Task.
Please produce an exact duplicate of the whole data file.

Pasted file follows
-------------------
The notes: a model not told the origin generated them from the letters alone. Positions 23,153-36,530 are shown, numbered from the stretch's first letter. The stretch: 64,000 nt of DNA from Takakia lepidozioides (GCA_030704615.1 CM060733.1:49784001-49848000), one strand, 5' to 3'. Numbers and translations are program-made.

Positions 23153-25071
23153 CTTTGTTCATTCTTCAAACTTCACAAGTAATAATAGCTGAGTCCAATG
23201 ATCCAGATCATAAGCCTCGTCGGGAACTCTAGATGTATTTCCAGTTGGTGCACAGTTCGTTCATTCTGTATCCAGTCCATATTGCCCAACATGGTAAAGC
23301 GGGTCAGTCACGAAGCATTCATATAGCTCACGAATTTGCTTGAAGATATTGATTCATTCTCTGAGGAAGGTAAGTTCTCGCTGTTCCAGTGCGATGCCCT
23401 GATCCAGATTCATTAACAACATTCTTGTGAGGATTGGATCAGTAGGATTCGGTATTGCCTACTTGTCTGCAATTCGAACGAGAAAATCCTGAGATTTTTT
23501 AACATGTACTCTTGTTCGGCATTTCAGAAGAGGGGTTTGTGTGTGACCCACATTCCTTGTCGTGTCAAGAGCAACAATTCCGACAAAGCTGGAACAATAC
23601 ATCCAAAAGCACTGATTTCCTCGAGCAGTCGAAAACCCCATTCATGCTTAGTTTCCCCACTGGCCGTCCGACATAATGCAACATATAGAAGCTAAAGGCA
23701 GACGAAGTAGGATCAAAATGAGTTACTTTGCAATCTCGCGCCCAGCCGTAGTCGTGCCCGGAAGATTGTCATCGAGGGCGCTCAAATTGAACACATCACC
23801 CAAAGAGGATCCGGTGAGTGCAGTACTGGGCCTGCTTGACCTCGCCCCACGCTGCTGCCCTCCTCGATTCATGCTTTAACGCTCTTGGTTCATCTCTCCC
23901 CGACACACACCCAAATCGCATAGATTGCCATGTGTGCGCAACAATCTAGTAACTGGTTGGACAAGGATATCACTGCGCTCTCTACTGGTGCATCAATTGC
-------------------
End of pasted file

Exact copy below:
The notes: a model not told the origin generated them from the letters alone. Positions 23,153-36,530 are shown, numbered from the stretch's first letter. The stretch: 64,000 nt of DNA from Takakia lepidozioides (GCA_030704615.1 CM060733.1:49784001-49848000), one strand, 5' to 3'. Numbers and translations are program-made.

Positions 23153-25071
23153 CTTTGTTCATTCTTCAAACTTCACAAGTAATAATAGCTGAGTCCAATG
23201 ATCCAGATCATAAGCCTCGTCGGGAACTCTAGATGTATTTCCAGTTGGTGCACAGTTCGTTCATTCTGTATCCAGTCCATATTGCCCAACATGGTAAAGC
23301 GGGTCAGTCACGAAGCATTCATATAGCTCACGAATTTGCTTGAAGATATTGATTCATTCTCTGAGGAAGGTAAGTTCTCGCTGTTCCAGTGCGATGCCCT
23401 GATCCAGATTCATTAACAACATTCTTGTGAGGATTGGATCAGTAGGATTCGGTATTGCCTACTTGTCTGCAATTCGAACGAGAAAATCCTGAGATTTTTT
23501 AACATGTACTCTTGTTCGGCATTTCAGAAGAGGGGTTTGTGTGTGACCCACATTCCTTGTCGTGTCAAGAGCAACAATTCCGACAAAGCTGGAACAATAC
23601 ATCCAAAAGCACTGATTTCCTCGAGCAGTCGAAAACCCCATTCATGCTTAGTTTCCCCACTGGCCGTCCGACATAATGCAACATATAGAAGCTAAAGGCA
23701 GACGAAGTAGGATCAAAATGAGTTACTTTGCAATCTCGCGCCCAGCCGTAGTCGTGCCCGGAAGATTGTCATCGAGGGCGCTCAAATTGAACACATCACC
23801 CAAAGAGGATCCGGTGAGTGCAGTACTGGGCCTGCTTGACCTCGCCCCACGCTGCTGCCCTCCTCGATTCATGCTTTAACGCTCTTGGTTCATCTCTCCC
23901 CGACACACACCCAAATCGCATAGATTGCCATGTGTGCGCAACAATCTAGTAACTGGTTGGACAAGGATATCACTGCGCTCTCTACTGGTGCATCAATTGC